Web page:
“Do not dwell in the past; do not dream of the future, concentrate the mind on the present moment.” -Buddha
For an artist that brings home with him a rich assortment of sensory experiences to contemplate; the now is all there is. For Tony Magar, it is getting immersed in the process, the moment at hand of creation and destruction together that is the most exhilarating. Viewers are easily drawn into Magar’s universe of the living present, reflecting the sights, sounds and feelings of the day. Yet, how does one contemplate only what is in view when you are aware of such a history, a career spanning over 50 years and still building on the legacy that is Tony Magar.
Mike Weiss Gallery is pleased to announce Buddha sometimes, an exhibition featuring new work by painter/sculptor Tony Magar. Born in London, this visionary pioneer of the Abstract Expressionist movement in New York began by working on the fabrication of steel with mark Di Suvero, a craft that he would continue to develop in the years to come. In the late 1950’s, Magar settled in New York where he exhibited alongside the second generation Abstract Expressionists including Jasper Johns, Robert Rauchenberg, Claus Oldenberg and John Chamberlain. Always dynamic, Magar made “burn paintings” in which he ignited the lacquer covering his collages, coming dangerously close to burning more than his studio floor. It wasn’t until the 1960’s, however, that he found his place with a group of abstract artists. Collectively, they founded Park Place, the first SoHo space to show abstract art with the aim of a continuous exchange of aesthetic ideas and unknowingly, carved their names into the ever growing realm of art history, securing their place in this grand narrative studied all over the world.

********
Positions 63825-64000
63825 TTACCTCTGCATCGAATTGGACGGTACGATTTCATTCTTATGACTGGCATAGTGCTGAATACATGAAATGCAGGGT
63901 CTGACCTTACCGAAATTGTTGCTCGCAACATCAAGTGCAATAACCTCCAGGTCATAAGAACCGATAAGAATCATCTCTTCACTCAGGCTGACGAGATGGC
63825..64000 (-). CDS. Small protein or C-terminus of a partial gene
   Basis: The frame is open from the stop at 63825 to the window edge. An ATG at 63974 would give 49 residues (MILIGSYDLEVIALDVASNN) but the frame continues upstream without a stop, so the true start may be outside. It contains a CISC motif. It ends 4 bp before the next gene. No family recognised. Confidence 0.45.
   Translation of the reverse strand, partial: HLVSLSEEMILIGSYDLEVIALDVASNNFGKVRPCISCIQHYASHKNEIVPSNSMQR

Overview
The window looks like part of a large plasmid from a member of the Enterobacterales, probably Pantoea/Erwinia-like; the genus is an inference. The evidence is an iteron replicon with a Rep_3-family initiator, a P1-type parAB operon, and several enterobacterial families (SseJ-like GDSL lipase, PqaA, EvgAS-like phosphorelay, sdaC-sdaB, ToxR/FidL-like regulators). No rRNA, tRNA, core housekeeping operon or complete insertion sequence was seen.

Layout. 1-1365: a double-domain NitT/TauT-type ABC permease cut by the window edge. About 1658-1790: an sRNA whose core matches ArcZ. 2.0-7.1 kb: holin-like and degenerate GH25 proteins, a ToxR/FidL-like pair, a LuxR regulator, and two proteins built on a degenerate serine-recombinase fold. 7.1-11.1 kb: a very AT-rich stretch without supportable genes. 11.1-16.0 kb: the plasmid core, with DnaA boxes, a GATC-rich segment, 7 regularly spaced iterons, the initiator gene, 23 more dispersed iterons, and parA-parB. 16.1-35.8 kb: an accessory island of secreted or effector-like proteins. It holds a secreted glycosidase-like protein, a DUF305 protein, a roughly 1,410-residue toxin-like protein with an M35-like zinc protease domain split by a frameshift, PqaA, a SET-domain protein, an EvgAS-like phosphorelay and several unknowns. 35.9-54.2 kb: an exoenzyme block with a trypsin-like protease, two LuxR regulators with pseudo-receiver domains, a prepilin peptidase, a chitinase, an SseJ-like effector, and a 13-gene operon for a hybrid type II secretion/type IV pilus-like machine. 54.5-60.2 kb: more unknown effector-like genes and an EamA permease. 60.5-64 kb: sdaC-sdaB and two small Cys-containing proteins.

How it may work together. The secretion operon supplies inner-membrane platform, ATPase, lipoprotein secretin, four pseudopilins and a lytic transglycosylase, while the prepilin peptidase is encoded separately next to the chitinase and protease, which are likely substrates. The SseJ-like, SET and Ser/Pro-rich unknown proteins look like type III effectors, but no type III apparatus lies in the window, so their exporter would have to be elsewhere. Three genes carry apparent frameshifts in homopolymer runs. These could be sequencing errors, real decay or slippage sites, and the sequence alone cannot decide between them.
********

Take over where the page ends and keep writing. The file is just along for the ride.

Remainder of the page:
With a strong belief in the limiting influence of the ego, Magar understands that it is something that must be moved aside in order to move forward, create and continually grow; An admittedly difficult task, achievable on our best days, only sometimes. Working in Taos, New Mexico, Magar is able to realize the amount of peace required to progress and create works that are vibrant and undeniably full of life. Lightning canvases beam luminosity with colors, once belonging to nature, now made Magar’s own. Gesture and movement, controlling and dominant in their lyricism, build to create this progressive new series of works far less condensed in terms of a single, cohesive idea. The viewer is pulled into this realm of exquisite chaos, reflective of the nature around us yet somehow, true to the Magar tradition, not of this world.